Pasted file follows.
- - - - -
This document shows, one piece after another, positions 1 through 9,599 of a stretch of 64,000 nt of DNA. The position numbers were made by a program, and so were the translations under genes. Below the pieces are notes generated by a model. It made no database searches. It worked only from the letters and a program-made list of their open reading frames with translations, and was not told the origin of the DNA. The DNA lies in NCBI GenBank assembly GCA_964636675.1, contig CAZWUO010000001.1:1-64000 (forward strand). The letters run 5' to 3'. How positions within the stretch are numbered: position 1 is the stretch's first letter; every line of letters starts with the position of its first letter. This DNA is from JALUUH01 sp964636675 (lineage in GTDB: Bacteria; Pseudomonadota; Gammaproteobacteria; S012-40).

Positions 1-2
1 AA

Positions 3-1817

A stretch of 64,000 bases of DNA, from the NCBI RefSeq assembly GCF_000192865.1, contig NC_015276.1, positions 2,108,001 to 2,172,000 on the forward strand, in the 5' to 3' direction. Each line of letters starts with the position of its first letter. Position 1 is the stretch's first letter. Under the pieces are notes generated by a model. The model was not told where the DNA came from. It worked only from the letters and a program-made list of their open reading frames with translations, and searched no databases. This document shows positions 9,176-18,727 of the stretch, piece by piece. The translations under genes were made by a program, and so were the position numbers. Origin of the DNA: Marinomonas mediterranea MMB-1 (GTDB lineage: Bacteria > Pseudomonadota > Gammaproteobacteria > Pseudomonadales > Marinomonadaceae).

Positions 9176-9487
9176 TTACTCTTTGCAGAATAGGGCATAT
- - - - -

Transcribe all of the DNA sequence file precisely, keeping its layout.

This document shows, one piece after another, positions 1 through 9,599 of a stretch of 64,000 nt of DNA. The position numbers were made by a program, and so were the translations under genes. Below the pieces are notes generated by a model. It made no database searches. It worked only from the letters and a program-made list of their open reading frames with translations, and was not told the origin of the DNA. The DNA lies in NCBI GenBank assembly GCA_964636675.1, contig CAZWUO010000001.1:1-64000 (forward strand). The letters run 5' to 3'. How positions within the stretch are numbered: position 1 is the stretch's first letter; every line of letters starts with the position of its first letter. This DNA is from JALUUH01 sp964636675 (lineage in GTDB: Bacteria; Pseudomonadota; Gammaproteobacteria; S012-40).

Positions 1-2
1 AA

Positions 3-1817

A stretch of 64,000 bases of DNA, from the NCBI RefSeq assembly GCF_000192865.1, contig NC_015276.1, positions 2,108,001 to 2,172,000 on the forward strand, in the 5' to 3' direction. Each line of letters starts with the position of its first letter. Position 1 is the stretch's first letter. Under the pieces are notes generated by a model. The model was not told where the DNA came from. It worked only from the letters and a program-made list of their open reading frames with translations, and searched no databases. This document shows positions 9,176-18,727 of the stretch, piece by piece. The translations under genes were made by a program, and so were the position numbers. Origin of the DNA: Marinomonas mediterranea MMB-1 (GTDB lineage: Bacteria > Pseudomonadota > Gammaproteobacteria > Pseudomonadales > Marinomonadaceae).

Positions 9176-9487
9176 TTACTCTTTGCAGAATAGGGCATAT